Samuel Beckett was born on Good Friday, April 13, 1906, at Cooldrinagh, the family residence in Foxrock, County Dublin. He died in Paris on December 22, 1989, and was quietly buried four days later in the Cimetière du Montparnasse. How ironic that the man who turned despair into an art form should be born on Good Friday and buried at Christmas.

Although he was also a poet and a novelist of note, Beckett is perhaps best known for his great play Waiting for Godot. The critic Vivian Mercier has memorably described it as a play where “nothing happens—twice.” I have seen it many times, and I would be hard-pressed to say what it is about, but I do know that I always come away from it with the feeling that everything that can possibly be said about the human condition has been said. Incidentally, Godot is frequently mispronounced in America, where the last syllable is accented. This completely destroys the rhythm of the title.

One of the most unusual experiences of my own life related to Samuel Beckett. I have a number of his plays on videotape, and one of my favorites has always been Footfalls, featuring Billie Whitelaw as May. Back around 1987, my sister-in-law and her husband left their little Cairn terrier, Karl, with us while they were away on holidays. Now, while I find May’s pacing up and down and the rhythmic intonation of the lines enthralling, if truth were told, very few human beings can stay with it for the full half-hour. Karl, however, who normally took no interest whatever in television, pricked up his ears as soon as it started, sat in front of the set, and would not move until it finished. Then an extraordinary thing happened. I had recorded the play from a commercial channel and some ads came up immediately afterward. Karl showed immediate impatience and irritation. When he realized that Footfalls was not coming back, he got up on his hind legs and switched off the videocassette recorder by placing his paw on one of the rows of rectangular switches on my old-fashioned machine, which was on a shelf under the television.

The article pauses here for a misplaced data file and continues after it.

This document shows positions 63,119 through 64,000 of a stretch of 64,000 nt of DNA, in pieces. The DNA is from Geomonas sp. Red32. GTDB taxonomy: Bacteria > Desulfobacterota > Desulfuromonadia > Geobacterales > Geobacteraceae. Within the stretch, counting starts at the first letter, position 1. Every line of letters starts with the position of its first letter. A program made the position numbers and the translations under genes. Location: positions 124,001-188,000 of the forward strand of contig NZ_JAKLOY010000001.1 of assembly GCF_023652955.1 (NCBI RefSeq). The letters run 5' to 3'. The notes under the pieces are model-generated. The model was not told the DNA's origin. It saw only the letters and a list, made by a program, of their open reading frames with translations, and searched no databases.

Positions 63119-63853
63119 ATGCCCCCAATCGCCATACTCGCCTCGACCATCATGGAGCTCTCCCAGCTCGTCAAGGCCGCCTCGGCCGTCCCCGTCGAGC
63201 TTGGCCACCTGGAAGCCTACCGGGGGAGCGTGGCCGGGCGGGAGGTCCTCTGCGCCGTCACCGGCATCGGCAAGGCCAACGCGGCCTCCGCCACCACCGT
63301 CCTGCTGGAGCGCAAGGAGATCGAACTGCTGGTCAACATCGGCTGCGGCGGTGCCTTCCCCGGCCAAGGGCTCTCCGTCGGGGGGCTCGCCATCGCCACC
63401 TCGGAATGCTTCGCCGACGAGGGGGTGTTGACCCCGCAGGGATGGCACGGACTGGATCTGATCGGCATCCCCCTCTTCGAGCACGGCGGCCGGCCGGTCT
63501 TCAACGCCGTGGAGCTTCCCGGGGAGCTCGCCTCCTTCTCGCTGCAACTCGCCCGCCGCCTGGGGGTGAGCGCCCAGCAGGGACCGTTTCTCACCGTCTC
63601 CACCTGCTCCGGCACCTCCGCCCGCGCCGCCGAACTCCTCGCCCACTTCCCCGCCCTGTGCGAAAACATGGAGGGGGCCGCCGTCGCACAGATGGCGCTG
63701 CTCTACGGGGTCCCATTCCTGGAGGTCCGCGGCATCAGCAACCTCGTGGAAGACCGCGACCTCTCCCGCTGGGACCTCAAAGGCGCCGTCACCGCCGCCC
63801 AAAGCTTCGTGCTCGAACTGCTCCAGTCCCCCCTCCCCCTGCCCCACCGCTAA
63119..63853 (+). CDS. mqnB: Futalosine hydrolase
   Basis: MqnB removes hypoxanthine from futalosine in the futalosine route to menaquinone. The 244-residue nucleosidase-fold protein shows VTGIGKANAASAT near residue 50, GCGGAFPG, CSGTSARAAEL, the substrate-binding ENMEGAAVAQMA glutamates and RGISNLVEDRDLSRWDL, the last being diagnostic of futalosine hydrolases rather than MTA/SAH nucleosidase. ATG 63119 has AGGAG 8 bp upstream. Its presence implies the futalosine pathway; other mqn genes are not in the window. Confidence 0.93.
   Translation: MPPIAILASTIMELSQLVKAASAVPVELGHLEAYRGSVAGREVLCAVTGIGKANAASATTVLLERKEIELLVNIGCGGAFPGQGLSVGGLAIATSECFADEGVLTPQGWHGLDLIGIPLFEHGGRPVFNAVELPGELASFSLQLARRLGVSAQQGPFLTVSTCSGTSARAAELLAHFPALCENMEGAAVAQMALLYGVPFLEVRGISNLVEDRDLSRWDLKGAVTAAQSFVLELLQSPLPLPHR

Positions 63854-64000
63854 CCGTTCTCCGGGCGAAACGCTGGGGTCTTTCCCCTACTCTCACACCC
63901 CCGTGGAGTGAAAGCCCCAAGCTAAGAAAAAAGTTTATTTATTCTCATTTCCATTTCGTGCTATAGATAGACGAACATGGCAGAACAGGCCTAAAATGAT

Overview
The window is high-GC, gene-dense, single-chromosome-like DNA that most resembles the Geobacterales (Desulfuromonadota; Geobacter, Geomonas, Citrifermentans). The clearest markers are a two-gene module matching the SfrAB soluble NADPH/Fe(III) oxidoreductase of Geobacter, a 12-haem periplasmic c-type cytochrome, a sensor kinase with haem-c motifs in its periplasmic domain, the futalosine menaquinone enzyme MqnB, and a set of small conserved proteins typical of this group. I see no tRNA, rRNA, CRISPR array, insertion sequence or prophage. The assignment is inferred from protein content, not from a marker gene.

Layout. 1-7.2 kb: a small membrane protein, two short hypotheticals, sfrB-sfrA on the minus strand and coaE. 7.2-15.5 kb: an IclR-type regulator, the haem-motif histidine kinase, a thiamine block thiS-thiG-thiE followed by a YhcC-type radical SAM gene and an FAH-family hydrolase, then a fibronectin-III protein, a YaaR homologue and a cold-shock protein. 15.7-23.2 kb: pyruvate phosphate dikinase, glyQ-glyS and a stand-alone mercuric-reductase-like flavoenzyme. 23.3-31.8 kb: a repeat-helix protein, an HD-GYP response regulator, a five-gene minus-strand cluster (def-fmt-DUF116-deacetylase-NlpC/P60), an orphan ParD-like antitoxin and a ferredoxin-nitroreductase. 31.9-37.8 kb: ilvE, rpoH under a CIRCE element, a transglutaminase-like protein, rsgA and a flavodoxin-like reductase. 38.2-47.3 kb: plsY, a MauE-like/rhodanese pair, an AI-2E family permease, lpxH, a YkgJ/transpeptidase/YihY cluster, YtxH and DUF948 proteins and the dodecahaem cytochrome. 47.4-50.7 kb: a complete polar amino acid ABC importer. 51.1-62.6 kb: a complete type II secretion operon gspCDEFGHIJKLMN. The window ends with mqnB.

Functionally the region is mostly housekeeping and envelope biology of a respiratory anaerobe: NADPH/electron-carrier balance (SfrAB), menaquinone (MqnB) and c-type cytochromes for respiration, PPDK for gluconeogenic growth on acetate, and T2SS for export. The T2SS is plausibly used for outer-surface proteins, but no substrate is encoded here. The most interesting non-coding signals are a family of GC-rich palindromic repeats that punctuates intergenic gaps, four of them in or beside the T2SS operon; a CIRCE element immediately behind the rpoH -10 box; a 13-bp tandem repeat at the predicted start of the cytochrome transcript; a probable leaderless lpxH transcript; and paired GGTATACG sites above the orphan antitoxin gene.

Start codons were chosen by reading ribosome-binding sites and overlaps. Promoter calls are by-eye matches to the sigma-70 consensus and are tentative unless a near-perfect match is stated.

Karl stayed with us for a week, and I played Footfalls a number of times to check his reaction. Each time the bell, which announces the start of the play, rang he was over like a shot to the television. There was no repeat of the turning-off bit, and I can only assume he did that accidentally when trying to get into the set. However, a few years later, at Christmas—Beckett was now dead—Karl was present at a family gathering in our house and we decided to try him out again. This time the reaction to the bell was equally immediate but quite different. He came to the TV set but was visibly distressed. By now I had a remotely controlled machine, and he seemed to know I was in control, because he came to me whining, quite obviously asking me to turn it off, which I did.

The obvious explanation is that there is a high-pitched noise on the tape, audible to dogs but not to humans, but I have tried it out on other dogs with no reaction whatsoever. Maybe there is some other rational explanation, but Karl is now long-since dead and I doubt if I will ever know what it is. My one regret is that I never made contact with Beckett to tell him the story. I wonder what he would have made of it.